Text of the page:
Kuwait is one of the freest nations in the Persian Gulf, as well as one of America’s best friends. Yet its “liberalish” governance, as one Kuwaiti colleague described it, ironically impedes the adoption of market-oriented economic reforms necessary for the country’s prosperity.
This is what winning looks like: "The President requested and the King agreed to support safe zones in Syria and Yemen, as well as supporting other ideas to help the many refugees who are displaced by the ongoing conflicts.”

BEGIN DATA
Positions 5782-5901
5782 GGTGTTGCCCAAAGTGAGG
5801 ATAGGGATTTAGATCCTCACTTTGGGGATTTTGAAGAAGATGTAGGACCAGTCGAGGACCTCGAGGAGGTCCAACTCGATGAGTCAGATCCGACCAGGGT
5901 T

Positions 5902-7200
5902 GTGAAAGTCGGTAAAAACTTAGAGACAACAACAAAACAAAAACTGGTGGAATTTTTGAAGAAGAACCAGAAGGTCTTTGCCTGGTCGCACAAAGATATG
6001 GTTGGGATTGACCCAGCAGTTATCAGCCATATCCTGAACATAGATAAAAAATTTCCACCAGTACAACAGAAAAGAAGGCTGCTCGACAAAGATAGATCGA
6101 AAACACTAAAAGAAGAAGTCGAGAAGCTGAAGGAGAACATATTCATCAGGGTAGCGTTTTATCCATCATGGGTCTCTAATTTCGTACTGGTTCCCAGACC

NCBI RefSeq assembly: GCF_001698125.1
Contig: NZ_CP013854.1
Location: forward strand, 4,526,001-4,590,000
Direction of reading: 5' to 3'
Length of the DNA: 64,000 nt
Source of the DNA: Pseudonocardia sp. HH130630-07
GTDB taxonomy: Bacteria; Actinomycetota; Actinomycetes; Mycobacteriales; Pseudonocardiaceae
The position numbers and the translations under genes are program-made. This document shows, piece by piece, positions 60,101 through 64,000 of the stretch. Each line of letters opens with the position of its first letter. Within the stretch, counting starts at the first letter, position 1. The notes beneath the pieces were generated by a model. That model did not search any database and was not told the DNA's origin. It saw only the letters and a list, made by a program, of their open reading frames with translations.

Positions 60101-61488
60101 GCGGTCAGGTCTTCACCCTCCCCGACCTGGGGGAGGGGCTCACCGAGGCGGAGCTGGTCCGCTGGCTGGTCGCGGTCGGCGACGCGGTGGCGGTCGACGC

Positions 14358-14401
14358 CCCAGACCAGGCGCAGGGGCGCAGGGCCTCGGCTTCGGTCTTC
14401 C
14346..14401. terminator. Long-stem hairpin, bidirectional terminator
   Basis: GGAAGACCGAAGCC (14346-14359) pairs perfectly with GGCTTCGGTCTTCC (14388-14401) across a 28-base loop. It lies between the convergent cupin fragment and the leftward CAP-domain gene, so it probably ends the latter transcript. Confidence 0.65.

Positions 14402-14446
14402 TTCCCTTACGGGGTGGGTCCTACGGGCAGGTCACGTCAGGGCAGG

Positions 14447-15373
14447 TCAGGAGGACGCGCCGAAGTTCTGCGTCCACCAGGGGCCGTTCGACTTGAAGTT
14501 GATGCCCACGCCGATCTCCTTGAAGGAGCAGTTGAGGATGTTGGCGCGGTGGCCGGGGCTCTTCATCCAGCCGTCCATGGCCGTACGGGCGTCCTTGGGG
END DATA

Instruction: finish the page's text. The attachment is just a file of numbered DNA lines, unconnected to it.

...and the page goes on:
A group of conservative leaders is urging both houses of Congress to “establish and fund permanent standing committees to conduct hearings and investigations, take testimony, and issue reports on all foreign-funded influence operations inside the United States, and on organizations and movements and fraudulent tax-exempt foundations devoted to the overthrow of the Constitution of the United States.”
Most of the roughly $75 billion given to Cairo over the years enriched political and military elites and funded the purpose of prestige weapons from American arms makers. The U.S. never received much “leverage” over Egypt's leaders in return.